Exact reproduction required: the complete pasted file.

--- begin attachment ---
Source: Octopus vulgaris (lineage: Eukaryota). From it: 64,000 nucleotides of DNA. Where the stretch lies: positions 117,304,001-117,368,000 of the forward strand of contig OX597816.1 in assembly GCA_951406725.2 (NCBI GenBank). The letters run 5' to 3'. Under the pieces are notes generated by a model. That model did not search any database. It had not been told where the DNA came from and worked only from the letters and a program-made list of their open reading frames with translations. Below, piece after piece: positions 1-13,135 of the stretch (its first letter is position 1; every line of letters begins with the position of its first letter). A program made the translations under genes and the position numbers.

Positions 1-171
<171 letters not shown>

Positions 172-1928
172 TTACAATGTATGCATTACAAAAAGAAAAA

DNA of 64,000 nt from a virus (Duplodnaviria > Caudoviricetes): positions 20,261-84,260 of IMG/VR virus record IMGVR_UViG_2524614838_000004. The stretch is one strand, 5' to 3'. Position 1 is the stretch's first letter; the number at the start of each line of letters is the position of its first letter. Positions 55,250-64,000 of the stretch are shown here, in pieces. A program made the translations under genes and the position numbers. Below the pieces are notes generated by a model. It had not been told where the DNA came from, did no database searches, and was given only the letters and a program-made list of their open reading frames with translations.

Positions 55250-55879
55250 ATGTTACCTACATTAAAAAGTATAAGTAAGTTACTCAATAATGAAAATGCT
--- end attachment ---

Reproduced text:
Source: Octopus vulgaris (lineage: Eukaryota). From it: 64,000 nucleotides of DNA. Where the stretch lies: positions 117,304,001-117,368,000 of the forward strand of contig OX597816.1 in assembly GCA_951406725.2 (NCBI GenBank). The letters run 5' to 3'. Under the pieces are notes generated by a model. That model did not search any database. It had not been told where the DNA came from and worked only from the letters and a program-made list of their open reading frames with translations. Below, piece after piece: positions 1-13,135 of the stretch (its first letter is position 1; every line of letters begins with the position of its first letter). A program made the translations under genes and the position numbers.

Positions 1-171
<171 letters not shown>

Positions 172-1928
172 TTACAATGTATGCATTACAAAAAGAAAAA

DNA of 64,000 nt from a virus (Duplodnaviria > Caudoviricetes): positions 20,261-84,260 of IMG/VR virus record IMGVR_UViG_2524614838_000004. The stretch is one strand, 5' to 3'. Position 1 is the stretch's first letter; the number at the start of each line of letters is the position of its first letter. Positions 55,250-64,000 of the stretch are shown here, in pieces. A program made the translations under genes and the position numbers. Below the pieces are notes generated by a model. It had not been told where the DNA came from, did no database searches, and was given only the letters and a program-made list of their open reading frames with translations.

Positions 55250-55879
55250 ATGTTACCTACATTAAAAAGTATAAGTAAGTTACTCAATAATGAAAATGCT